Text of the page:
American Chemical Society
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Synthesis and Characterization of Crystalline Structures Based on Phenylboronate Ligands Bound to Alkaline Earth Cations

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journal contribution
posted on 2011-08-15, 00:00 authored by Marc Reinholdt, Jonas Croissant, Lidia Di Carlo, Dominique Granier, Philippe Gaveau, Sylvie Bégu, Jean-Marie Devoisselle, P. Hubert Mutin, Mark E. Smith, Christian Bonhomme, Christel Gervais, Arie van der Lee, Danielle Laurencin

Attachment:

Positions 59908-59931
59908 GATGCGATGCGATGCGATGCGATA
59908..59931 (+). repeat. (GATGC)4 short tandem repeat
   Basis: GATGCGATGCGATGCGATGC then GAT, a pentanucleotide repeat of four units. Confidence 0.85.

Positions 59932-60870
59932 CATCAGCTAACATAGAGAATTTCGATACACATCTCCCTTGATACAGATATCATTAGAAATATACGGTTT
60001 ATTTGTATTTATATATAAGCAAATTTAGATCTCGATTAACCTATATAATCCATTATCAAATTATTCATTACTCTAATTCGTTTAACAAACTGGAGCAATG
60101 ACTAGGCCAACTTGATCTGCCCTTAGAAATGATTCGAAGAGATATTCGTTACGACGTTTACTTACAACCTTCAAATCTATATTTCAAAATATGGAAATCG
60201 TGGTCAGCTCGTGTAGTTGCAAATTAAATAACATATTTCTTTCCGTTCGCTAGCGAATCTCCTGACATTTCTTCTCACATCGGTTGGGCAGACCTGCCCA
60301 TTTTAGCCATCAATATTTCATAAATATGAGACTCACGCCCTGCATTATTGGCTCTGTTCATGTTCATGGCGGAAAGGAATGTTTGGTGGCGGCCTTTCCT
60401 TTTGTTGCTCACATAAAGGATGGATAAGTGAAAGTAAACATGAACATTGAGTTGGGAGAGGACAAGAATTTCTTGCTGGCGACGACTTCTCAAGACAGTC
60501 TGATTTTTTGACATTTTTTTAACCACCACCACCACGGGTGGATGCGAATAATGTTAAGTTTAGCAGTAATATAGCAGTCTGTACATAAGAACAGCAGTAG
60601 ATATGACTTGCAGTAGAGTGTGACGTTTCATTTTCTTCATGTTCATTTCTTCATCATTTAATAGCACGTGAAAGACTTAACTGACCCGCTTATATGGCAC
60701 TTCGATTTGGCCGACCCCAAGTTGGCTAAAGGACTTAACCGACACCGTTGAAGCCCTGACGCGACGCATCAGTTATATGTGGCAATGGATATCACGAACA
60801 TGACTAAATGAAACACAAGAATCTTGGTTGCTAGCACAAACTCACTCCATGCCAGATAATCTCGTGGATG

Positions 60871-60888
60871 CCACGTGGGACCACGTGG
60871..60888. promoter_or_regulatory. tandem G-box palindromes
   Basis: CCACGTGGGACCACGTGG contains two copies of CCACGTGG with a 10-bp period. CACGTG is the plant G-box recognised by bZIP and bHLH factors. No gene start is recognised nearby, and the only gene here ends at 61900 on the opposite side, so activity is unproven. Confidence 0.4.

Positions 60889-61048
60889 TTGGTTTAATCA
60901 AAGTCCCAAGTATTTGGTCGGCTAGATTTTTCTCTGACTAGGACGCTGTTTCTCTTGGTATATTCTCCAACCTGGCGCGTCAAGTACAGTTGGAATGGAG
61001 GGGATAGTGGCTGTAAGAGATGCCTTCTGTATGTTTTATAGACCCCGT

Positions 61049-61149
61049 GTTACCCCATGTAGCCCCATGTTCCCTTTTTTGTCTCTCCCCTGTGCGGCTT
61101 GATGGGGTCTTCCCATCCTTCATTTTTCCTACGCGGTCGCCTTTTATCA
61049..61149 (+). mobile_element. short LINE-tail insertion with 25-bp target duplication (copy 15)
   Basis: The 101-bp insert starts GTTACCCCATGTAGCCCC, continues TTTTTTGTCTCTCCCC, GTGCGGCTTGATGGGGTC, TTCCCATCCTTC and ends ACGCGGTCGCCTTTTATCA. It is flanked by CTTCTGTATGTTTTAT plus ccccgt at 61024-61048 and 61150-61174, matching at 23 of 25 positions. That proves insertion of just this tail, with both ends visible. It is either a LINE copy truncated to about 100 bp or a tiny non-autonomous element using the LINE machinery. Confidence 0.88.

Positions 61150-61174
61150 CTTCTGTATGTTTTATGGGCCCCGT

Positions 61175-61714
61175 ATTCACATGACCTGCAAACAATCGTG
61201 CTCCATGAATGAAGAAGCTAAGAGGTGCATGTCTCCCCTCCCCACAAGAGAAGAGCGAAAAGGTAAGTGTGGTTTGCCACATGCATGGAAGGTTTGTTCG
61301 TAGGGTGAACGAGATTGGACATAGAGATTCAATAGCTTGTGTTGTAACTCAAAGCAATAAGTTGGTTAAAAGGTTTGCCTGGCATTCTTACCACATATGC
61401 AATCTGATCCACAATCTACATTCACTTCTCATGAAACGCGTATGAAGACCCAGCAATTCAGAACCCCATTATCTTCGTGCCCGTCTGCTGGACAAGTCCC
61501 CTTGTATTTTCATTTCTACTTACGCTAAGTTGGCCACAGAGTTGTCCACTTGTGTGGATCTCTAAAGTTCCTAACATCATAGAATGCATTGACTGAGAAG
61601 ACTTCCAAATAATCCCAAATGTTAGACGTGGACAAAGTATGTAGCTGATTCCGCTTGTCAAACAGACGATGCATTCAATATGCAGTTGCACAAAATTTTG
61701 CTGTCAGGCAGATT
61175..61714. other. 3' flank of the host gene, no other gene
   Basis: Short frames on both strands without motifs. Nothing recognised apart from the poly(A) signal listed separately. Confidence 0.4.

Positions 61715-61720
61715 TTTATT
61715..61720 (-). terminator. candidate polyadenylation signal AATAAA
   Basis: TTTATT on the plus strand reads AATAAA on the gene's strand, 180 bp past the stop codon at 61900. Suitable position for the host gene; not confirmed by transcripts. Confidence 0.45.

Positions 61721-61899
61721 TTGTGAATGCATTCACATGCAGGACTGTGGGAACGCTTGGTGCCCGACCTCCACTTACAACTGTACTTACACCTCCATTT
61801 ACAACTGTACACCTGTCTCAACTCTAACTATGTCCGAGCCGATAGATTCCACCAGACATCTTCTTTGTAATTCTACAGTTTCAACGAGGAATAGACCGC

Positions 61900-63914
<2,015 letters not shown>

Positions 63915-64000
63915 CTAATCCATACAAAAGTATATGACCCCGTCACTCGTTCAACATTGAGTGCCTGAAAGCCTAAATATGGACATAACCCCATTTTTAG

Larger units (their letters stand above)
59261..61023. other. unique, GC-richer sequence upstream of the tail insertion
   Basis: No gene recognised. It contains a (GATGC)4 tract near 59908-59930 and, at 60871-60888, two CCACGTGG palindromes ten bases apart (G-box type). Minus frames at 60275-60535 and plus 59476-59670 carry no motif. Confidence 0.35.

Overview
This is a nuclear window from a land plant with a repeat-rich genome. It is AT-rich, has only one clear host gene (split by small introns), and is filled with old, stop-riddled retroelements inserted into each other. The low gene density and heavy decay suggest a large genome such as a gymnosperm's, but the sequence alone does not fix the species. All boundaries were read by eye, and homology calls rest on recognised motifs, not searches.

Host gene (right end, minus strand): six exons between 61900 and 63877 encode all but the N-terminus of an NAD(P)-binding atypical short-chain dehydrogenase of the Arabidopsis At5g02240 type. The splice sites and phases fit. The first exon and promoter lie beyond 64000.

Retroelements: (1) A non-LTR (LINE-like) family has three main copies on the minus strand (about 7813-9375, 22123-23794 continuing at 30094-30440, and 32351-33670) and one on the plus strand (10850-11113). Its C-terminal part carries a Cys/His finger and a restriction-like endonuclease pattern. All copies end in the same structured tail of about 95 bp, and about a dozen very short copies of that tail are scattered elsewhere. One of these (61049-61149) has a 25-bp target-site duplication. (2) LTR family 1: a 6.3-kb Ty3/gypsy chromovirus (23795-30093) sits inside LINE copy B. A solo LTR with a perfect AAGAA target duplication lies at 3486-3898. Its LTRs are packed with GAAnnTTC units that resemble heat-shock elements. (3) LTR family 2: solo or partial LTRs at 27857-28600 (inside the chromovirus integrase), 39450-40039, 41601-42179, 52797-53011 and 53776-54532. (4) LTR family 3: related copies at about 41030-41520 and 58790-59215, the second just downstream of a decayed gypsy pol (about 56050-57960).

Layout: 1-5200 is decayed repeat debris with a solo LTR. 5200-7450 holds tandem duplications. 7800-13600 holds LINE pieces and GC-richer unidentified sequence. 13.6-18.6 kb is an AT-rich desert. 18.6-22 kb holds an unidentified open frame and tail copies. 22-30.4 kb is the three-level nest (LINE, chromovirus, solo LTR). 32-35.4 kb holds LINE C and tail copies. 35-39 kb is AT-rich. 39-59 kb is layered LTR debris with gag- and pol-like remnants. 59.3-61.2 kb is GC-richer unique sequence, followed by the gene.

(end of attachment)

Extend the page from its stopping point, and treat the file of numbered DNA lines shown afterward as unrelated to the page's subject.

We describe the preparation of the first crystalline compounds based on arylboronate ligands PhB(OH)3 coordinated to metal cations: [Ca(PhB(OH)3)2], [Sr(PhB(OH)3)2]·H2O, and [Ba(PhB(OH)3)2]. The calcium and strontium structures were solved using powder and single-crystal X-ray diffraction, respectively. In both cases, the structures are composed of chains of cations connected through phenylboronate ligands, which interact one with each other to form a 2D lamellar structure. The temperature and pH conditions necessary for the formation of phase-pure compounds were investigated: changes in temperature were found to mainly affect the morphology of the crystallites, whereas strong variations in pH were found to affect the formation of pure phases. All three compounds were characterized using a wide range of analytical techniques (TGA, IR, Raman, XRD, and high resolution 1H, 11B, and 13C solid-state NMR), and the different coordination modes of phenylboronate ligands were analyzed. Two different kinds of hydroxyl groups were identified in the structures: those involved in hydrogen bonds, and those that are effectively “free” and not involved in hydrogen bonds of any significant strength. To position precisely the OH protons within the structures, an NMR-crystallography approach was used: the comparison of experimental and calculated NMR parameters (determined using the Gauge Including Projector Augmented Wave method, GIPAW) allowed the most accurate positions to be identified. In the case of the calcium compound, it was found that it is the 43Ca NMR data that are critical to help identify the best model of the structure.